April 10, 2008
3 min read

Malignancies increased in women after stopping hormone therapy

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Women treated with combined hormone therapy in the Women’s Health Initiative trial experienced a greater risk of fatal and nonfatal malignancies after intervention. Their risk for cardiovascular disease decreased from intervention to post-intervention.

Researchers from various institutions across the nation conducted a study of the women enrolled in the WHI study to report health results three years after the HT intervention of estrogen and progestin ceased. The post-intervention phase, which began in July 2002, included 15,730 women, according to the study.

The women were monitored semi-annually and primary endpoints included invasive breast cancer and coronary heart disease. A global index was used to summarize the balance of risks and benefits.

Researchers found a decrease in cardiovascular disease from the time of intervention to post-intervention, but the HR for overall risk for malignancies increased from 1.03 (95% CI, 0.92-1.15) to 1.24 (95% CI, 1.04-1.48) post-intervention. In women randomly assigned to estrogen plus progestin, the global risk was 12% higher, compared with placebo.

Researchers also found more breast cancers diagnosed in the estrogen plus progestin group, compared with placebo, although the hazard ratio was slightly lower during the post-intervention follow-up. – by Stacey L. Adams

JAMA. 2008;299:1036-1045.


It is always of interest to learn more about the WHI. With a projected 164,500 women enrolled at 40 clinical centers in the United States, the WHI is perhaps the most massive and challenging program the National Institutes of Health has undertaken. It had a budget of $628 million from 1991-2007, and it’s estimated to have cost even more than that.

This study provides further follow-up data about patients randomized to 0.625 mg conjugated equine estrogens plus 2.5 mgm medroxyprogesterone acetate or placebo after the trial was stopped 5.6 years after its start due to an increase in more advanced breast cancers in those taking HT. Follow-up after the trial stopped was accrued under strict observance of the trial protocol for semi-annual end point ascertainment and verification, as well as annual mammography surveillance for those persons adherent to either arm.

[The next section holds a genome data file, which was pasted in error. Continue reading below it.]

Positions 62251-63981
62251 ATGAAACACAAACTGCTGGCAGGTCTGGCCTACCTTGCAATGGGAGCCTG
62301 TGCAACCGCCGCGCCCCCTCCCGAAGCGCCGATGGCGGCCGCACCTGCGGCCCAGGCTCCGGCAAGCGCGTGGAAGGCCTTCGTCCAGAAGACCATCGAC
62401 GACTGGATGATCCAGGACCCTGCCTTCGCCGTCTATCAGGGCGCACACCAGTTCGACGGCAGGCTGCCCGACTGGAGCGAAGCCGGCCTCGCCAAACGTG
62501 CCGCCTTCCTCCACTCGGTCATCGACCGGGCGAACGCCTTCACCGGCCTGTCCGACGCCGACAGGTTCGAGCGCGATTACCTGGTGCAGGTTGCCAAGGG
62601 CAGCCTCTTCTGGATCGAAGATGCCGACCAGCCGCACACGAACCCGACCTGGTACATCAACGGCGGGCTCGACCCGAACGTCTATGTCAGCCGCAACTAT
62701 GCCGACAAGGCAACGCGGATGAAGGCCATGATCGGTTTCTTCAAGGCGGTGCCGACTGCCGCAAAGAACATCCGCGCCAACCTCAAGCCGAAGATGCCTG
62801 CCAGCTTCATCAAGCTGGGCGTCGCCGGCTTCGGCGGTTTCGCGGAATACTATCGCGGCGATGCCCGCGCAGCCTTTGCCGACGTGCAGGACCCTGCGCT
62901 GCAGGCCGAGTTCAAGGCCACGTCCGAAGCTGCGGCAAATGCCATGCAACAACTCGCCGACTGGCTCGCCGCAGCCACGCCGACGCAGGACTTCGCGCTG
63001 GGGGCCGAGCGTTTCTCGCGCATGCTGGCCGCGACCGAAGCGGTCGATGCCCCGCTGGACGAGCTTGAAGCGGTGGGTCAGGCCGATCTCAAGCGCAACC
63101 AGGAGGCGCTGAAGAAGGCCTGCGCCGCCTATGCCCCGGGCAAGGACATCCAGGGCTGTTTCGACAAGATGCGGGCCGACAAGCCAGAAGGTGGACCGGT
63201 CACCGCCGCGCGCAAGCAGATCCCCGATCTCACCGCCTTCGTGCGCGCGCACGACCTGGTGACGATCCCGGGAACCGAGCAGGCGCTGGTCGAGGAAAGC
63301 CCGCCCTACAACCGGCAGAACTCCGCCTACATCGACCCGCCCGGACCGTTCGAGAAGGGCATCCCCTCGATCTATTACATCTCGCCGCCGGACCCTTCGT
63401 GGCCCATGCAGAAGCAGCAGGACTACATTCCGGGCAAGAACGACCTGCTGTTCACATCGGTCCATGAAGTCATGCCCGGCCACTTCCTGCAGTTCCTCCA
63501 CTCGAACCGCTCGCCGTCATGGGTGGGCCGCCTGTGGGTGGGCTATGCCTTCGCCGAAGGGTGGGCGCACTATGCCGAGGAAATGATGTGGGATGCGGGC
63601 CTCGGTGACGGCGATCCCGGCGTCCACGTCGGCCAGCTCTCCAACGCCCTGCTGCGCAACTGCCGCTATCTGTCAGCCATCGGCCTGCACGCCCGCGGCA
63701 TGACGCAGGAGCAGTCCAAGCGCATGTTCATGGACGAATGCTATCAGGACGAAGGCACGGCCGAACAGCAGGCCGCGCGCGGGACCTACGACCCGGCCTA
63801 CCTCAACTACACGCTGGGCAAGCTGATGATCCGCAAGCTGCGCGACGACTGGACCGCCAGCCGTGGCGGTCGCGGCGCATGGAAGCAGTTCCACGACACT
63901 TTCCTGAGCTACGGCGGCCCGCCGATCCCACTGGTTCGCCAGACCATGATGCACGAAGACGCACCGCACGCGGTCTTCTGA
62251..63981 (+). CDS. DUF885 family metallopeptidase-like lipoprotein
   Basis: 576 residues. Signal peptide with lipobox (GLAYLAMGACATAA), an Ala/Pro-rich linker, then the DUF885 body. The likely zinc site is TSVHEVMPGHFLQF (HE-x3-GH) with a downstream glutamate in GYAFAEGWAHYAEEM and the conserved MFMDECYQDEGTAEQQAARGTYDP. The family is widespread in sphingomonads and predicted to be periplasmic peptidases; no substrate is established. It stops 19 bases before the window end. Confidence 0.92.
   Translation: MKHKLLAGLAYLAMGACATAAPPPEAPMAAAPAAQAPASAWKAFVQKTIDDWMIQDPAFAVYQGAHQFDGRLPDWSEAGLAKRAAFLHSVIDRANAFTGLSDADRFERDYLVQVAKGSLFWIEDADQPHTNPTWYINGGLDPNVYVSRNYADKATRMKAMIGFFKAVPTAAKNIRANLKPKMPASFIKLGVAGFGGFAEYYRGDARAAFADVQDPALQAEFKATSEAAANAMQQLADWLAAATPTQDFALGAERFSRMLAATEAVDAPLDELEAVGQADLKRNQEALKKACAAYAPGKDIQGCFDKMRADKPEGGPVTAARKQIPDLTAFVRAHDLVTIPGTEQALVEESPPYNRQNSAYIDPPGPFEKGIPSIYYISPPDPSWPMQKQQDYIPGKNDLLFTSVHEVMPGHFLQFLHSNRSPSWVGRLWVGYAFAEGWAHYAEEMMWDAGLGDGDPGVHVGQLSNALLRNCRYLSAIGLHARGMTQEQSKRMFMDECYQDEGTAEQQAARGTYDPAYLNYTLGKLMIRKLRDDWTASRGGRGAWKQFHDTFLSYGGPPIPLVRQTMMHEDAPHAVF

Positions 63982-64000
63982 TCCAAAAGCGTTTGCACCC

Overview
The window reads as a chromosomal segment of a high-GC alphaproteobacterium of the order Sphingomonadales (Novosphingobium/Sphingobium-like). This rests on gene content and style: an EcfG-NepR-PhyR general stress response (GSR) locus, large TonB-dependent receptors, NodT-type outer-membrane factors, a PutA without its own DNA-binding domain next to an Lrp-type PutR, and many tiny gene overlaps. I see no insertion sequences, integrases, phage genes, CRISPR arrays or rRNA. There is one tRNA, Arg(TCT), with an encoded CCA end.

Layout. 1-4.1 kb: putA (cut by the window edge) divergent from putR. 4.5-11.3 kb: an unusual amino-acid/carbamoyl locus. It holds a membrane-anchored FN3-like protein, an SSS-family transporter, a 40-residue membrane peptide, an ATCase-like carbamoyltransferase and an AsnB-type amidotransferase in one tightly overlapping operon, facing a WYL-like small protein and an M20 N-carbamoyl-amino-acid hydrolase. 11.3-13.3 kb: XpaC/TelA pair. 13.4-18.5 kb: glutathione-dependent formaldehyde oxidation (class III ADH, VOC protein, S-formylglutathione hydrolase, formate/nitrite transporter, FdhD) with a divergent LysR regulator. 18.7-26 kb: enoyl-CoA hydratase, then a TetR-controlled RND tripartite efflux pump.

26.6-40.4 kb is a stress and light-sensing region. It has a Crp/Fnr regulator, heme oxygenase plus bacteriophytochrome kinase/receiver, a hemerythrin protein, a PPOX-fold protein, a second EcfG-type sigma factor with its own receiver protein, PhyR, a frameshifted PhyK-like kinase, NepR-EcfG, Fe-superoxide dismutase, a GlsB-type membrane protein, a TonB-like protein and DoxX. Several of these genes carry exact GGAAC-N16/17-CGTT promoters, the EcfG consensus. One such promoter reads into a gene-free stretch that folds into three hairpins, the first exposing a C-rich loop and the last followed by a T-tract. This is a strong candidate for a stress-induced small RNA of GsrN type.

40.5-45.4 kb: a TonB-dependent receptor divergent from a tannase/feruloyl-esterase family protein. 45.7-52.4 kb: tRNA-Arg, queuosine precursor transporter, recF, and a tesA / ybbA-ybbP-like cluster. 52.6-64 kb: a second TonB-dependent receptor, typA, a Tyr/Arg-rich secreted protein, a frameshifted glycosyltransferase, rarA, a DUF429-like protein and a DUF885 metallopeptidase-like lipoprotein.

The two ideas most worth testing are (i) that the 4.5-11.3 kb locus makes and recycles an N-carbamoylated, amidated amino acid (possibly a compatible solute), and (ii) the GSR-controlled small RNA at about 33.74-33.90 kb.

The authors have essentially provided two case series—those continuing with the hormones and those with placebo. They have an advantage of being able to survey patients intensively, both during the randomized, controlled trial and after. The trial was designed to test the hypothesis that estrogen plus progestin in this dose prevented cardiovascular disease and reduced osteoporotic fractures. It did not prevent cardiovascular disease, but it did prevent fractures.

Examination of the Kaplan-Meier curves reveals that less than one half of those who signed up provided data after eight years. During the post-trial comparisons, none of the endpoints of interest were different “after intervention,” except breast cancer rates that were more in the active case series (HR 1.2 , 1.06-1.51). While it is a fun exercise to apply survival techniques for inference about randomized, controlled trial data for which it was planned, it is, in my opinion, very hazardous to combine clinical trial data with observational data (for which it was not planned). People that enter into clinical trials are by definition different than those who do not, or who refuse to participate. People who are compliant are different than those who are not, or switch to another strategy. It is unclear how many participants were continuing with other co-interventions for compliers or non-compliers. While the authors refer the reader to a publication to understand adjudication, in the reference cited I could not find that they discuss it. In a study of this expense we should demand that all hard endpoints were centrally adjudicated. Perhaps this will be revealed in time. I would have learned more if I would have had knowledge of outcomes and risk factors as they relate to the outcomes studied for those who were no longer being followed intensively.

The article does not change much, from my perspective. It might be useful as a hypothesis-generating effort to help us understand if hormones given orally in this dose are related at all to other cancers. This later finding was unexpected.

In general, the WHI is a randomized, controlled trial, and any randomized, controlled trial leaves us with potential problems of how to generalize. It is most applicable to those in the study. It is too bad that the WHI could not study alternative choices when hormones are needed for women with a uterus present. The arguments to use only one dose for the entire clinical trial was that this was necessary for purposes of obtaining adequate power and because this was the most widely used preparation in the United States at the time. I think the original trial has made it clear that oral estrogen plus progestin at this dose did not prevent heart disease for the women observed.

Robert A. Wild, MD, PhD, MPH

Professor of Reproductive Endocrinology
Oklahoma University Health Sciences Center, Oklahoma City